Post the 2016 election era, it seems Latinos have done well to remind our country that no matter how often you knock us down, we will get back up to fight and get a deed done. No Latino has driven this notion home further than U.S. Representative Alexandria Ocasio-Cortez. A new film distributed by Netflix has documented this truth in the film ‘Knock Down The House’ which opened to massive acclaim back in January at Sundance.
The new film revolves around the primary campaigns of Alexandria Ocasio-Cortez, Amy Vilela, Cori Bush, and Paula Jean Swearengin, four progressive Democrats who ran during the 2018 midterm elections
The women featured in the film are just four of the 529 women who ran for Congress in 2018 and find themselves at the heart of Rachel Lears’s Sundance favorite. From what we can tell by the trailer, the film is a testament to women who stand up and pushed back against male-dominated entities including the one run by our current administration.
Lears’ documentary follows one of the greatest political upsets in U.S. History thanks to the efforts of Ocasio-Cortez and her supporters.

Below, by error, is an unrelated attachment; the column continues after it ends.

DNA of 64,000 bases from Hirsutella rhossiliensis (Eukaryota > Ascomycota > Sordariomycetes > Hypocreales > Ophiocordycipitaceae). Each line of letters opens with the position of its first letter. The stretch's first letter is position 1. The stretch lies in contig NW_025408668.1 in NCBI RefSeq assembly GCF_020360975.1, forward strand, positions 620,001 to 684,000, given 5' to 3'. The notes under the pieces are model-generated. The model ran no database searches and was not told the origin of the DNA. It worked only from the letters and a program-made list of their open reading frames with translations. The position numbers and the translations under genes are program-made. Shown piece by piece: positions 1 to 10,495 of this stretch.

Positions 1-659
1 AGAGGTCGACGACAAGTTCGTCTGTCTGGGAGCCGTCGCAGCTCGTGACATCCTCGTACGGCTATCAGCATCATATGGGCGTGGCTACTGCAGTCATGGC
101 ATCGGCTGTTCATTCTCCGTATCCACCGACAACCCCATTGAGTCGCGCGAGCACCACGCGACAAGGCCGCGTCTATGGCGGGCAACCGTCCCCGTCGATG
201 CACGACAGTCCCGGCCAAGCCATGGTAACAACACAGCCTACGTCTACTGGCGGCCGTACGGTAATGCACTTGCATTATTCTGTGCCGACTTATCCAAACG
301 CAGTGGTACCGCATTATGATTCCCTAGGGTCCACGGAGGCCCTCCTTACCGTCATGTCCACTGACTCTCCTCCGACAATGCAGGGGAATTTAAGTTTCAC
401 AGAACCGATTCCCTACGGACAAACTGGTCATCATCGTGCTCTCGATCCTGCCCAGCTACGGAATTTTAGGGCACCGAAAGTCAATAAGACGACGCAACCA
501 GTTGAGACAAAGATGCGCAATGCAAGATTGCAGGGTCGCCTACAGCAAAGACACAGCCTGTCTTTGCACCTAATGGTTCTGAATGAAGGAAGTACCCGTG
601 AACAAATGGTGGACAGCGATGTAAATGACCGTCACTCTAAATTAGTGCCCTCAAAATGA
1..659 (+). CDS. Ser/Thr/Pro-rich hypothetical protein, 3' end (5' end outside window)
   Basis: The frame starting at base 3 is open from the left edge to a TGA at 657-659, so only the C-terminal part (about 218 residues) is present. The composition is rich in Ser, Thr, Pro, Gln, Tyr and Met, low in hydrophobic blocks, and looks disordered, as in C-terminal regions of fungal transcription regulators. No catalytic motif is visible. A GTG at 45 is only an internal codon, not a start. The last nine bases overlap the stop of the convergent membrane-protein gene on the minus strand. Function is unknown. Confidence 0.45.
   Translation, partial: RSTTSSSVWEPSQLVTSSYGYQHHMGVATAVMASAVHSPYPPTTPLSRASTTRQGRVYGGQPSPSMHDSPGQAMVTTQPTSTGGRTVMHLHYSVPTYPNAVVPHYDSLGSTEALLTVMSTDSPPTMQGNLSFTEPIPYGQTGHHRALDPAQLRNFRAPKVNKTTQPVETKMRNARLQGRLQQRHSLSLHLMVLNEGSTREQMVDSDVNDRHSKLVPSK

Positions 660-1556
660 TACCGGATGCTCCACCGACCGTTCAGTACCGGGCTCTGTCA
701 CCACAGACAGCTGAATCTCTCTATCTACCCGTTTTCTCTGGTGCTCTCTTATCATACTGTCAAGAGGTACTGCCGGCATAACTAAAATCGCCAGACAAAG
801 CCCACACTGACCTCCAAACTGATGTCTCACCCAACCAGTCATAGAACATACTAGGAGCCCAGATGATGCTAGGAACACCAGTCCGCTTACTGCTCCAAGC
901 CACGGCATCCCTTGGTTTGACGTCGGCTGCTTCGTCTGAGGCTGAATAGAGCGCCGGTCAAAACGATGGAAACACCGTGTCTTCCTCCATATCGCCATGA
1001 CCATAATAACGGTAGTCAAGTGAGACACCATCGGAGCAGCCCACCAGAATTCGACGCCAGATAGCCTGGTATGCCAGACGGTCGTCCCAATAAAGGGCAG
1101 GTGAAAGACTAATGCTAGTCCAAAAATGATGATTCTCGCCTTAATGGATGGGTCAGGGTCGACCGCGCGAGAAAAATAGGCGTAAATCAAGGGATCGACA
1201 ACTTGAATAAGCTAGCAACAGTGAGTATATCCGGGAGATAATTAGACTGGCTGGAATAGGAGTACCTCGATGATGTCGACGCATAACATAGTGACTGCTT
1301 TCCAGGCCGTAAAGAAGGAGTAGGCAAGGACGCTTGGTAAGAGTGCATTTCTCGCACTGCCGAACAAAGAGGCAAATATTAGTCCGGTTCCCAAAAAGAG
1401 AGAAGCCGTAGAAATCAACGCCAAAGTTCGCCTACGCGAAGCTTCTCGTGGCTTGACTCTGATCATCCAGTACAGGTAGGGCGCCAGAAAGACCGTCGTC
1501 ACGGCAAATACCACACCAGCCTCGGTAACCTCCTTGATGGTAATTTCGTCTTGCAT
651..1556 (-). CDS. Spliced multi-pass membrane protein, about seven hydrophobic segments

Ocasio-Cortez’s victory boosted her into the national spotlight, made her a leader of the Democratic Party as well as one of the Republican Party’s greatest threats. The trailer provides insight into various moments in which Ocasio-Cortez contemplates her ability to win.
In one scene she quips that “If I was a rational person, I would have dropped out of this race a long time ago,” while in another she mulls over the ways in which Crowley, her political opponent at the time, would attempt to demean her during the race. “He’s going to tell me I’m small, that I’m young, that I’m inexperienced.”
Of course, the new documentary already has women riled up and ready for another run.
Yassss to 2020 leading to a women- dominated political sphere!!
And so many boasting about the power of Latinas.
And how they put so much effort into their communities.
Netflix premiered the trailer for the upcoming documentary ‘Knock Down The House’ Monday.
After over a decade of lobbying, The National Domestic Workers Alliance’s (NDWA) work is on the verge of paying off. This week, Representative Pramila Jayapal (D-WA) and Senator Kamala Harris (D-CA) introduced legislation that would establish the first-ever National Domestic Workers Bill of Rights.
The bill would effectively include domestic workers as worthy of the same rights as other American workers–including “paid overtime, safe and healthy working conditions, meal and rest breaks, earned sick time, and freedom for workplace harassment,” according to NDWA.
Rep. Pramila Jayapal is leading the charge to ensure this bill is passed into law.